The AIS pod is the most important piece of equipment, providing the flight data downlink from all aircraft to the ground. Each aircraft participating in the exercise is equipped with an AIS pod. AIS or Airborne Instrumentation Sub-system is the link between the controllers at Nellis AFB and the individual aircraft carrying the pod. Each pod carries a number of high-tech sensors, which gather and transmit to the ground all relevant flight data, such as exact location, altitude, speed and many other flight parameters.

Each AIS Pod includes Air Data sensors with Pitot Tube, Radar or Radio altimeter, Dipole Antenna for UHF, Signal conditioner, Transponder, Power supply, Digital Processing unit, Inertial Sensor Assembly, Digital Interface.

Inertial Navigation System (INS):
This is equipped with a radio/radar altimeter for ultra accurate altitude measurement at low level over rough terrain. It also has its own Pitot tube to measure air speed, altitude and other data.

This is located inside the body of the AIS pod and receives radio signals from the various ground stations around the ranges. It receives the signals then transmits them back to the ground station, together with the Pods collection of data including altitude, speed and attitude of the aircraft. The delay between the original signal and the signal transmitted back from the aircraft is measured by the ground stations. Acting like an inverted GPS system it allows a very accurate 3D triangulation fix on the aircrafts location, accurate to 15ft or better.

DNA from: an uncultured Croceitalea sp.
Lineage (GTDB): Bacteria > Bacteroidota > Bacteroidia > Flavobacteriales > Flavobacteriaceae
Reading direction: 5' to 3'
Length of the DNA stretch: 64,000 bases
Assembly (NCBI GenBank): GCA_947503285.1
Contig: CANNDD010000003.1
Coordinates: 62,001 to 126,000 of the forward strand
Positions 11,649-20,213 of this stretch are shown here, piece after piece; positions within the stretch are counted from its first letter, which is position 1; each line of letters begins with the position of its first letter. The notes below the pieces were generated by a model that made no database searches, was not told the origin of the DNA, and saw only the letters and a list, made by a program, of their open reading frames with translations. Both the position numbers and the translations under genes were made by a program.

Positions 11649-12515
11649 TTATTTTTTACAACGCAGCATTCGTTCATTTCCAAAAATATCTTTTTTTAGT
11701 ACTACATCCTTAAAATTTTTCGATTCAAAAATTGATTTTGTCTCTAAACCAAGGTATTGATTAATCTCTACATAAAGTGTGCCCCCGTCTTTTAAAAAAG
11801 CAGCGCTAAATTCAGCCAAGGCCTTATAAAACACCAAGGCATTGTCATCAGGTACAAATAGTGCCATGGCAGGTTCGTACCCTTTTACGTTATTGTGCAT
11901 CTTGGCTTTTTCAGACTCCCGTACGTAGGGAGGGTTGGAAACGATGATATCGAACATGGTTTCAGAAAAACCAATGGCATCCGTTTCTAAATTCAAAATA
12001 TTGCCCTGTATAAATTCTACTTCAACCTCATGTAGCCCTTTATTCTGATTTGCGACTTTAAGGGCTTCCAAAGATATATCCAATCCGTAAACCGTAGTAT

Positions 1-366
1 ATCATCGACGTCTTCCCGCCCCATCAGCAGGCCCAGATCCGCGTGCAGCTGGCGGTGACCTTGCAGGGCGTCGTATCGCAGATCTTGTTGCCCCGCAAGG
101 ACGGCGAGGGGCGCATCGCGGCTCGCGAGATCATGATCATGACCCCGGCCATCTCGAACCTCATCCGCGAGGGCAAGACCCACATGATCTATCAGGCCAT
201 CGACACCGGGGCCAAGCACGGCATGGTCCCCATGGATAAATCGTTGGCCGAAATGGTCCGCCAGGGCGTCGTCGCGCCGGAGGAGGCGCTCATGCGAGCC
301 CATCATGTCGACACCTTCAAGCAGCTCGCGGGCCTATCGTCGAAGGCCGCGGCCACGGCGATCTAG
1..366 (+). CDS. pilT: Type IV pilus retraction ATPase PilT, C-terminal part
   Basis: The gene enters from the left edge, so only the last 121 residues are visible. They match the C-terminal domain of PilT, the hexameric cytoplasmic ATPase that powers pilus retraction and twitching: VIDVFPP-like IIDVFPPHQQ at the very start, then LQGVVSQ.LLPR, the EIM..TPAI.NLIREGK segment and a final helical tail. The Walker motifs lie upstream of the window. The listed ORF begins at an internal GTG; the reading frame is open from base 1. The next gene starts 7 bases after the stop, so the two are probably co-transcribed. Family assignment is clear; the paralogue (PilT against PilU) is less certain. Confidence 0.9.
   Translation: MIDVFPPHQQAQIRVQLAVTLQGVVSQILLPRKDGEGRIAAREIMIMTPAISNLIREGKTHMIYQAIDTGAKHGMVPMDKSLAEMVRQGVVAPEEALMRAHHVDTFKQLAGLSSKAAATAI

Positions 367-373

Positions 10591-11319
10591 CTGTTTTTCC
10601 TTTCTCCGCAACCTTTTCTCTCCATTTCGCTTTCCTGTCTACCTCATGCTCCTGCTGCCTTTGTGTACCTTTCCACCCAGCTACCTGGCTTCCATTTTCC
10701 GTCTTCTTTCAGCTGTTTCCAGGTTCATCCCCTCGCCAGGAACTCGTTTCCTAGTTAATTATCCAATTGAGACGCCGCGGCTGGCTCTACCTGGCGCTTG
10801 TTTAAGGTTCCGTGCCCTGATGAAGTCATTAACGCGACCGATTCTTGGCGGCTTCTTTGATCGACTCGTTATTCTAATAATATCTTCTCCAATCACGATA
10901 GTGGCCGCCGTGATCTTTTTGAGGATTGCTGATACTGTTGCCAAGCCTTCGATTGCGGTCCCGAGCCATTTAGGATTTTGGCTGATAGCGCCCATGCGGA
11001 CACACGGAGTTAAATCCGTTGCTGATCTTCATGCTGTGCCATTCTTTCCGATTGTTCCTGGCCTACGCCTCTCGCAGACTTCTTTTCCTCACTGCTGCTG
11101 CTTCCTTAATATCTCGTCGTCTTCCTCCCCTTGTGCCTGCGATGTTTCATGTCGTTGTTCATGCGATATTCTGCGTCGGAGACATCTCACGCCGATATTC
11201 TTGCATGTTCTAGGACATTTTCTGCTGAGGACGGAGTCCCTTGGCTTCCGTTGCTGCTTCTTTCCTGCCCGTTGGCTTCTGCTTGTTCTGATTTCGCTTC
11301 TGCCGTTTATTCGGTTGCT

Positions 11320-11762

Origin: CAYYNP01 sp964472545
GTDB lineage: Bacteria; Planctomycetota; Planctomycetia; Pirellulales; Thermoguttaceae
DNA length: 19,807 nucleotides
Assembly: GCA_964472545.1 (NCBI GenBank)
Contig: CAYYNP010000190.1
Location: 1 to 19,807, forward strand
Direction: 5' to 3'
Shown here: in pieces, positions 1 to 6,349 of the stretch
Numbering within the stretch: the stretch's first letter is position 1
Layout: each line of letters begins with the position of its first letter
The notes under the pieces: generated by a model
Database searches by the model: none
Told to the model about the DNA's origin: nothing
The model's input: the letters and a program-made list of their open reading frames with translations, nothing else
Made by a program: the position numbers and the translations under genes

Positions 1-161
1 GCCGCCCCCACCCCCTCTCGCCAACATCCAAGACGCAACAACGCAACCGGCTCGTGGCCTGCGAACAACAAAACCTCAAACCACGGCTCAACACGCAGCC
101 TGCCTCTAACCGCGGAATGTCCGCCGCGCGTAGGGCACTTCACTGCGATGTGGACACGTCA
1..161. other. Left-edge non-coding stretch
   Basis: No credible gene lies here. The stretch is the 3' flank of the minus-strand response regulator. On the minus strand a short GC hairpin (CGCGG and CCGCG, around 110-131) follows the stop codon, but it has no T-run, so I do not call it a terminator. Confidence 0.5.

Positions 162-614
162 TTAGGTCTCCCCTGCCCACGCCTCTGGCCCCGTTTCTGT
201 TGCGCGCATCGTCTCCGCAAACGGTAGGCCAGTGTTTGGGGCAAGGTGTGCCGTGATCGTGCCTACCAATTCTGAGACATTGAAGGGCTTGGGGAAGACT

Data collected by the AIS pod and sent to the CCS includes:
Speed, Altitude, Attitude, current G-Forces, Ascent/Descent Rate, Turn rate, Yaw rate, Roll rate, Engine power, Missile cue, Rocket cue, Gun cue, Bomb cue. Plus Weapons release points which also shows the controller the range, trail, heading etc of each weapon such as an air-air kill with a missile. Successful kills, Unsuccessful kills and if the pilot has been shot down (which in an exercise usually sends the pilot into a timeout, before he can re-join the action)

All this data is collected and decoded at the Control and Computation System (CCS). The CCS sends the data to a 3-D display in the control room, called Display and Debrief System (DDS). The DDS gives the controllers and commanders an accurate, real-time picture of the air war and the status of each individual aircraft. From here controllers can virtually sit in the cockpit of the aircraft and see what the pilot is seeing and doing on the so-called Simplified Head Up Display (SHUD).